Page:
Private Internet Access implores you to vote “NO” on H.R. 6172, the USA FREEDOM Reauthorization Act of 2020 which would extend and expand the Foreign Intelligence Surveillance Act (FISA) to allow access to internet history without a warrant.
There was some good news: a second amendment did pass, which allows judges ruling on Foreign Intelligence Surveillance Act (FISA) requests to seek input from independent experts.
In the process of analyzing and reauthorizing the FBI's ability to engage in warrantless domestic surveillance under Section 702 of the Foreign Intelligence Surveillance Act, FISC Judge James Boasberg determined that on multiple occasions, FBI personnel were not properly restricting their searches and thereby violated the Fourth Amendment rights of American citizens.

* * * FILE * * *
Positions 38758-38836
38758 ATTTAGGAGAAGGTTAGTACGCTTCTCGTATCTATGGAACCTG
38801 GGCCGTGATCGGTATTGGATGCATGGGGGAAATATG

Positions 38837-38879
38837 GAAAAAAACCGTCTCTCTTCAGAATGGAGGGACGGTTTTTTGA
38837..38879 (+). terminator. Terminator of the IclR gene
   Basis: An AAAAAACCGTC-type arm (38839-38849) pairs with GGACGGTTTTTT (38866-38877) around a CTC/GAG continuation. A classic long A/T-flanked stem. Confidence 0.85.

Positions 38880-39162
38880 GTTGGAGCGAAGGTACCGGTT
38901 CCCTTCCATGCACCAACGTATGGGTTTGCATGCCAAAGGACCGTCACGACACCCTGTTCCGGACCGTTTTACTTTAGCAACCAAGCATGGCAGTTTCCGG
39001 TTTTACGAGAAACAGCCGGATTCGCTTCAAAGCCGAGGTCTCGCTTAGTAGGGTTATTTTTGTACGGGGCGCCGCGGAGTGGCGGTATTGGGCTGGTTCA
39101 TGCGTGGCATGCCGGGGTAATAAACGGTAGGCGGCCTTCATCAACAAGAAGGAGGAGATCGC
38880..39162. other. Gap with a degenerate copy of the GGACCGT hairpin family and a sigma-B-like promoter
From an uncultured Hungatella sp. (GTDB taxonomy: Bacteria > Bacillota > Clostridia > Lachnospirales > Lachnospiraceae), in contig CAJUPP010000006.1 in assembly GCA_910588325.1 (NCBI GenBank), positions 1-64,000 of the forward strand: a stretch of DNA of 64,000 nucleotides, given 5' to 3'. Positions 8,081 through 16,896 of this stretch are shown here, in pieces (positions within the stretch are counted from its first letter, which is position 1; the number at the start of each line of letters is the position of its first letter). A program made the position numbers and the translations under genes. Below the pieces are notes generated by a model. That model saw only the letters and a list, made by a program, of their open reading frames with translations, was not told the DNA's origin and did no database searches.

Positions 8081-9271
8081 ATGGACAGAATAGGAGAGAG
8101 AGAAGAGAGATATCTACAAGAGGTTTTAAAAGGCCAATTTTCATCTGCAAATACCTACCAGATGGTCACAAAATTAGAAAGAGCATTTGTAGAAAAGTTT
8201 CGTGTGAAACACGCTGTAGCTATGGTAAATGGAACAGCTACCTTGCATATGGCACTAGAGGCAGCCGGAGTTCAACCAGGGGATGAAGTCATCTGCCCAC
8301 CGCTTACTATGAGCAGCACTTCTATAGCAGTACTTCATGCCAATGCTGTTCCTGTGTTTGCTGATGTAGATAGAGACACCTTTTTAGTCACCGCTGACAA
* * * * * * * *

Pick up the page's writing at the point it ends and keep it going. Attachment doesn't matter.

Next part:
Ultimately, the FBI agreed to amend the querying process, requiring the agency to justify in writing why it is looking into any person in the U.S.For years, civil liberties advocates have argued that the law at the center of the dispute – Section 702 of the Foreign Intelligence Surveillance Act (FISA) — violates constitutional rights as it allows the government to collect data on Americans without a warrant.
(CD) — Journalists and free press advocates are responding with alarm to newly released documents revealing the U.S. government’s secret rules for using Foreign Intelligence Surveillance Act (FISA) court orders to spy on reporters, calling the revelations “important” and “terrifying.”